WelcomeWe know in the background everyone is giving us a collective sigh of angst and sympathy as we endure our personal nightmare and test of patience here in Santa Barbara.  Santa Barbara with its steady 75 degree temperature, sunny afternoons, perfect sunsets, happy homeless population and beautiful parks that line the harbor drive.  No it’s no picnic here.   Bill walked over 5 miles yesterday locating grocery stores and securing propane.  The poor guy almost broke a sweat, and had it not been for the 5 knot breeze coming in off the ocean Lisa was sure he would have come back glistening like a Spartan warrior, but he didn’t.  Bill delivered the propane and reported that the selection of stores was nice and within walking distance, but he never did find Arnold Schwarzenegger, who we were sure lived close by.

With a couple of extra days to burn around here we are not giving up.  Bill is keeping a bottle of Barefoot wine unopened just  in case Arny drops by unannounced and there are always cigars available on Beyond Reason.

Before we close out we Big Star comwill say that the trip from San Diego was without any trouble.  The fix that we made on the engine took well and even though we ran the engine a bit harder than usual, everything looked good when we arrived Santa Barbara. To tack on a bit of other good news, even Sparky has perked up and with his daily runs on the beach (yes, the beach is just a couple of yards from the boat), back on track he is looking pretty good for an old dog.

Enjoy your commute, wish we were there…since we are not we will take a walk up to the boardwalk and have a tad of ice cream just to help our sorrows melt away.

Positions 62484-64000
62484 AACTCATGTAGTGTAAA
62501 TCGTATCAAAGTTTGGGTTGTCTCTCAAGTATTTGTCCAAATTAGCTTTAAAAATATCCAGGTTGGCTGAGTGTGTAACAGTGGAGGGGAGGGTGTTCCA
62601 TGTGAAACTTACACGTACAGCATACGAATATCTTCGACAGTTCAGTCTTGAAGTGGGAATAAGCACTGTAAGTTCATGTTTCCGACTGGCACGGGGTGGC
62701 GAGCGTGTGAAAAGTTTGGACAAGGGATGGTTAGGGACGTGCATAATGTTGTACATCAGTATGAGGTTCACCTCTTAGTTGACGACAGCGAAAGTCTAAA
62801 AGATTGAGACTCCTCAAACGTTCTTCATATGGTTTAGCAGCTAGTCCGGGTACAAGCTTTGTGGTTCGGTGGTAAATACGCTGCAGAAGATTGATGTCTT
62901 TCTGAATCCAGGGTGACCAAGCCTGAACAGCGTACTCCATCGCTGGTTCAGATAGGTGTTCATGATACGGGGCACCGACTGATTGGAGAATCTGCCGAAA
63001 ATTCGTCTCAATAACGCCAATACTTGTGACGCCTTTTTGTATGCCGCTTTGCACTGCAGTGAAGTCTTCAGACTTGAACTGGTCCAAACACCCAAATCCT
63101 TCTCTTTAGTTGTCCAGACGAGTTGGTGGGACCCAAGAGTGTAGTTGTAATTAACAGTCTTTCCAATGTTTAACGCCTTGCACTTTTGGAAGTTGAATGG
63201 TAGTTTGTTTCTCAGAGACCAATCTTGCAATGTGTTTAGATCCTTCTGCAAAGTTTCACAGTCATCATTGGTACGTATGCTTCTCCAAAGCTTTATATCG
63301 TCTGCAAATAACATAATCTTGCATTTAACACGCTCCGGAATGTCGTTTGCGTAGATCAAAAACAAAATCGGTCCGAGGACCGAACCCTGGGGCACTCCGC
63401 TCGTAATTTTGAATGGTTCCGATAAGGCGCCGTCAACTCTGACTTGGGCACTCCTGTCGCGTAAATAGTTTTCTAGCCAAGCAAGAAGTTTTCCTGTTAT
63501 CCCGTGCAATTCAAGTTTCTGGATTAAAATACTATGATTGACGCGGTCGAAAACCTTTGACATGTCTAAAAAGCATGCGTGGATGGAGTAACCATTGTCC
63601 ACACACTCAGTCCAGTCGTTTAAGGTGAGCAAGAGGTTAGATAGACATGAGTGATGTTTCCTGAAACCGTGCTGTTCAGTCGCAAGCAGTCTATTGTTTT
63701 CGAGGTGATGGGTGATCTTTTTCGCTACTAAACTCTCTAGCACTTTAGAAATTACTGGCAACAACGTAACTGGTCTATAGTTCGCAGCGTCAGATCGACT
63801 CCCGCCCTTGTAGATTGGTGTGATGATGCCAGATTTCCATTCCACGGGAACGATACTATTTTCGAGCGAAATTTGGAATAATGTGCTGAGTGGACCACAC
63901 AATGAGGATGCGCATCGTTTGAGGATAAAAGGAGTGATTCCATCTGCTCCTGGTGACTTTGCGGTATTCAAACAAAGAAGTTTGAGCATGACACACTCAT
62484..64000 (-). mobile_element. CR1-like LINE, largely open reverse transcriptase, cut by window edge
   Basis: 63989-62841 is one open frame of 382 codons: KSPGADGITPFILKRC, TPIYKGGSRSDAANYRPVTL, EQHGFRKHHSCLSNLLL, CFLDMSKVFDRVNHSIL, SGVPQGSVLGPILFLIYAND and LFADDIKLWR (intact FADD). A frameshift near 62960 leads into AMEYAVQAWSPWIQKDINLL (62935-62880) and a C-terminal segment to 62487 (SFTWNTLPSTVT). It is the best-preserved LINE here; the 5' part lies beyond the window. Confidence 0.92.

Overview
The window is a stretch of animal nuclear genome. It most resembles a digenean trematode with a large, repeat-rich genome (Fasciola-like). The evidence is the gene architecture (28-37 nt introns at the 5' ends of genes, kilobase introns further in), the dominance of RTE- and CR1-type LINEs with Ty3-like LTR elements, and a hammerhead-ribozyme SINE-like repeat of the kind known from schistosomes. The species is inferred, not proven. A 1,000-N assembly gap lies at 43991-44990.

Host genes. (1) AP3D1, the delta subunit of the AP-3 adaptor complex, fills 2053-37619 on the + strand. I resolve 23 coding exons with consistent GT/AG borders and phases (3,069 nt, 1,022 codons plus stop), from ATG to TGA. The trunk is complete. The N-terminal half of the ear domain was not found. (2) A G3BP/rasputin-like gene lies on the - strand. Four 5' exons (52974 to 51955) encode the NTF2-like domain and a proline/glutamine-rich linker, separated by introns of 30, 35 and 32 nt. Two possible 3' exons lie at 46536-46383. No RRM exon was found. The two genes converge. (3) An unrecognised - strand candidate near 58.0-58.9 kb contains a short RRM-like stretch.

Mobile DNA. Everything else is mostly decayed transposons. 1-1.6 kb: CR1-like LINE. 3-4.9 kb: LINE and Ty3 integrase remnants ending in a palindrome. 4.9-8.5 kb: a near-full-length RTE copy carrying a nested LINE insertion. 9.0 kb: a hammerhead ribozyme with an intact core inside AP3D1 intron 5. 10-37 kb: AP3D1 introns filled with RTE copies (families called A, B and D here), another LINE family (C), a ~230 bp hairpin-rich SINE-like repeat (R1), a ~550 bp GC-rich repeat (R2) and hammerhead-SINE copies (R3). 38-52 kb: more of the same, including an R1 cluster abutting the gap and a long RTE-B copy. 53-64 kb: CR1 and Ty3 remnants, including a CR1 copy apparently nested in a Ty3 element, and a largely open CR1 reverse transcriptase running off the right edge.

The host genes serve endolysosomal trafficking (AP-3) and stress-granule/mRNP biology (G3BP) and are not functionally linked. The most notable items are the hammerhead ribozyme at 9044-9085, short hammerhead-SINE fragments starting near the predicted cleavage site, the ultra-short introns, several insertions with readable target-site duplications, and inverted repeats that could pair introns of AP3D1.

Hello L.A., good-bye San Diego

 

Well we came up a bit short today.   It seems that somebody forgot to get fuel when they came into San Diego and delayed it again until we left this morning at 7 AM.   HE apparently thought we had full tanks till somebody else reminded him that he had only put in a maximum of 36 gallons of fuel since we left Turtle Bay, perhaps 400 miles ago..hmm, guess we ain’t makin’ it to San Francisco on this tank fill.

 

So we are pulling into Dana Point.   Had we announced it weeks ago that we would be here we no doubt would have had friends from all over come by and drink up all our beer.  As it is, we are here at 8 PM, and the only one waiting will be the security guard who will tell us to pick up after our pet.   We do plan to be back on the road by 8 AM in the morning trying to regain the distance we had planned to cover this evening.  If all goes well we will be looking at Ventura tomorrow evening and eyeing Point Conception by Monday morning.   The plan is to pull into San Luis or Morro Bay by Monday night and check the weather for the last big trip we will take in a while, Point Sur, but we are getting way ahead of ourselves.